Dealing with judgement

Dealing with judgment

This content reflects the views of the individual blogger and is not intended to advise you about your health. Always seek advice from your doctor or other qualified healthcare professionals.

My sixth sense

Having had psoriasis for many years now, I’ve definitely picked up on when judgments are being passed on my skin. It’s like a natural sixth sense now! I can instantly feel the glares and negative vibes around me.

A particular time that sticks with me, even today, was when I was returning from a family holiday in India. At the airport I got stopped by security, taken into a room and was asked questions on ‘what was on my skin’. I was only 13 and didn’t quite know how to deal with the situation. But I do remember it ever so clearly. Of course dealing with judgements and comments can be extremely difficult and it can have a knocking effect on an individual’s confidence. Even just a look can be so painful. And it is really hard to not let those judgements stay with you.

Top tips

Just as I have trained myself to build up my confidence again (one of my previous blog posts that you can read here), I’ve also managed to learn ways to not allow passing judgements take its affect on me. Some of the ways I deal with passing judgments are… (and I understand this won’t be easy for everyone. These are just based on my personal experiences and opinions):

1. Don’t look frightened

Even though inside I’m completely on edge and uncomfortable, I try not to express that I am frightened, as I feel it shows a sign of weakness, and psychologically, I feel as though I’m more of a target to those judgements. I also feel that I’m more in control if I show that I’m confident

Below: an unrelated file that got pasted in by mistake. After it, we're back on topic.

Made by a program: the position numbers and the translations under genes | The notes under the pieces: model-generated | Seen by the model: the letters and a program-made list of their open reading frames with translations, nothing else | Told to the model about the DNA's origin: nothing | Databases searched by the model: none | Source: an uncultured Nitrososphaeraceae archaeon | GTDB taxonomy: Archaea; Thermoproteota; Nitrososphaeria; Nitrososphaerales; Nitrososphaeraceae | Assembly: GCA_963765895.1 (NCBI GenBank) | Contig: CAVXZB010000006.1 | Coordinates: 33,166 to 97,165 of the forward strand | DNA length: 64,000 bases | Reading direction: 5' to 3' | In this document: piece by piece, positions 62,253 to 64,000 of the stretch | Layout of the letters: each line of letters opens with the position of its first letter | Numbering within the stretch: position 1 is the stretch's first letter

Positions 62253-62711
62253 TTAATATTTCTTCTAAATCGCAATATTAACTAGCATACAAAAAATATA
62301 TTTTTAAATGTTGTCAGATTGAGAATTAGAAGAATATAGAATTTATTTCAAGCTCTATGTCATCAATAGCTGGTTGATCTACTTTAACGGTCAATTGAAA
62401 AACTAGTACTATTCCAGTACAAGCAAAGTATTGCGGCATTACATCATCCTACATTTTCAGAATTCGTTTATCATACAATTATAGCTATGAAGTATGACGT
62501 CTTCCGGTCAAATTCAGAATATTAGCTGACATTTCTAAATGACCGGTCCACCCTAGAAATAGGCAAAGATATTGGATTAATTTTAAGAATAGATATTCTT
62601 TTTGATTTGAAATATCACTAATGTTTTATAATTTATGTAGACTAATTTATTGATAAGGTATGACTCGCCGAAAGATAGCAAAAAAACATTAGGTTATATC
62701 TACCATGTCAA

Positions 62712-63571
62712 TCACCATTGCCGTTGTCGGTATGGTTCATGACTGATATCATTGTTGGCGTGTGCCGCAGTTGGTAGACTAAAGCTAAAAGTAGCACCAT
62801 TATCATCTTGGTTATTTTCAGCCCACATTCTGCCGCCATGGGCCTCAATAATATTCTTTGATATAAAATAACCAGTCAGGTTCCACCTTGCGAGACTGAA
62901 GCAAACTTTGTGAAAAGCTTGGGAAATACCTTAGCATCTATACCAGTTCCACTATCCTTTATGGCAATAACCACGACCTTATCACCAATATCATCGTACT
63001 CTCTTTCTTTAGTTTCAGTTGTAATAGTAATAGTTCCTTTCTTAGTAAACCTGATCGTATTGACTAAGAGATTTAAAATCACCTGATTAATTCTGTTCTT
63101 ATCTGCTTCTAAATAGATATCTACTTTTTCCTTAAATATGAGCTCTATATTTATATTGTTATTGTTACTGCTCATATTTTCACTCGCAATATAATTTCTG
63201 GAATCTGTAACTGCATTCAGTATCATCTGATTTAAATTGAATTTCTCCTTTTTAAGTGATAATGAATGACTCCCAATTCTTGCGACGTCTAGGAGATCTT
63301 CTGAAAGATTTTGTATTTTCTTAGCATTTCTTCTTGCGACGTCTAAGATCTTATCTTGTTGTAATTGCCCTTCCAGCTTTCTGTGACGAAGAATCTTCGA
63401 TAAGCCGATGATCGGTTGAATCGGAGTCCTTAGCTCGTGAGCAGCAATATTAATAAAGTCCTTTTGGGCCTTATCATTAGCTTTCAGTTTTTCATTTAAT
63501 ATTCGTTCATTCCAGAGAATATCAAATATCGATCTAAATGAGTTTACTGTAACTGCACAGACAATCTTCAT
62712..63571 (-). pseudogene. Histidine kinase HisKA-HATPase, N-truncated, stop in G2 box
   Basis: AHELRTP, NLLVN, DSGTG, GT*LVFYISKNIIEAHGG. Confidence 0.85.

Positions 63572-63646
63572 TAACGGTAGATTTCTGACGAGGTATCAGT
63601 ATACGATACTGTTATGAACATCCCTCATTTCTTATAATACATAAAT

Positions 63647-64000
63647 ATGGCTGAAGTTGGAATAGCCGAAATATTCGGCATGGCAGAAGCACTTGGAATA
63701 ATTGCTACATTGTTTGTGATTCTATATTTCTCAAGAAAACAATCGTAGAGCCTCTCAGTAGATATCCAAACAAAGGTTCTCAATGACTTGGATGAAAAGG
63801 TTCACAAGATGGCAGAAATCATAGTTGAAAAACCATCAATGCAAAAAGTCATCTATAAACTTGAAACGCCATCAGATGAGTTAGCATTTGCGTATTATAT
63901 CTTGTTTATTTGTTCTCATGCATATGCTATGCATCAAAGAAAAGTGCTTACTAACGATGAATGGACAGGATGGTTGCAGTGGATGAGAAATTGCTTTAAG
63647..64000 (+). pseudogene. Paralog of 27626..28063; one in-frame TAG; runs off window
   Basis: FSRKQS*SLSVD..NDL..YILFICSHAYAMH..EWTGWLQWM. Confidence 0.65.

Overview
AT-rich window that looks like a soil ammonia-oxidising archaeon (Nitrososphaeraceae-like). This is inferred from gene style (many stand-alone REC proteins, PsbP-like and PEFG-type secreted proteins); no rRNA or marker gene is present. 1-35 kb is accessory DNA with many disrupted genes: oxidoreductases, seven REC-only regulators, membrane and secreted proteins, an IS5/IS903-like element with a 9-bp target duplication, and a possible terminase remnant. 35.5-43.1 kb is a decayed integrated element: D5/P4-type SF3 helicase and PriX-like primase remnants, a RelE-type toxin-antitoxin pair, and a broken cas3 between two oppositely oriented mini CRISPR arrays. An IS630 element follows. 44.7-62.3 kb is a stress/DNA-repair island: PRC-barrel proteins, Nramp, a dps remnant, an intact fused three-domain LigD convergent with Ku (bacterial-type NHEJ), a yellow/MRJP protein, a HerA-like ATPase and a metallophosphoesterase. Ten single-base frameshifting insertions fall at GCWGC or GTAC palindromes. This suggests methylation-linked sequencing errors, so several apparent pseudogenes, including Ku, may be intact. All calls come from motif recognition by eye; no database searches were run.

2. Try not to hide away

Even though your instant, natural reaction is to cover up – do not cover up! Again, it comes across that I am confident in my skin and that I’m not going to allow looks and judgements to get to me

3. Having my answers ready

Sometimes judgement can be passed towards us through, what I refer to as, “silly” questions and remarks. Over time, you get familiar with the variation of comments people can make. And having lived with psoriasis for a long time, I now have “set” answers ready when I expect someone to ask me questions about my skin.

4. Give yourself a Mantra

I know it might sound a bit silly, but talking to myself really helps. For example, if I’m in a situation where I feel extremely uncomfortable and I’m dying to cover up, I will keep repeating to myself “you can do this” and it helps keep me focused.

5. Tell them about what it is

Sometimes it can come across as if someone is judging you, but sometimes they are just curious to know what it is on your skin. So if the person looks approachable (and you’re confident enough), start up a conversation with them and tell them about what psoriasis is, that way you use the opportunity to spread awareness and turn a negative situation into a positive one 

6. Exit the situation

If all the above tips are a struggle, then simply leave the situation as calmly and as best you can. There have been times, especially when I have been in the middle of a flare up, where I just can’t deal with any looks or judgement. Living with psoriasis during a severe flare takes up all your energy and the last thing you want to do is put on a brave face and put up with judgement about your skin. So the best thing I can do at that time is walk away from the situation (…it doesn’t necessary mean you’re running away it is just protecting yourself in that instance)

7. Try not to be offended

It’s hard not to take offence sometimes. Some comments just stick. It is sometimes easier said than done but try your best to block out those looks and comments out. Find ways to distract yourself at the time and walk away with your head held high.

UK/IE MAT-19412 Date of Preparation: August 2018

Blog post developed in partnership with LEO Pharma

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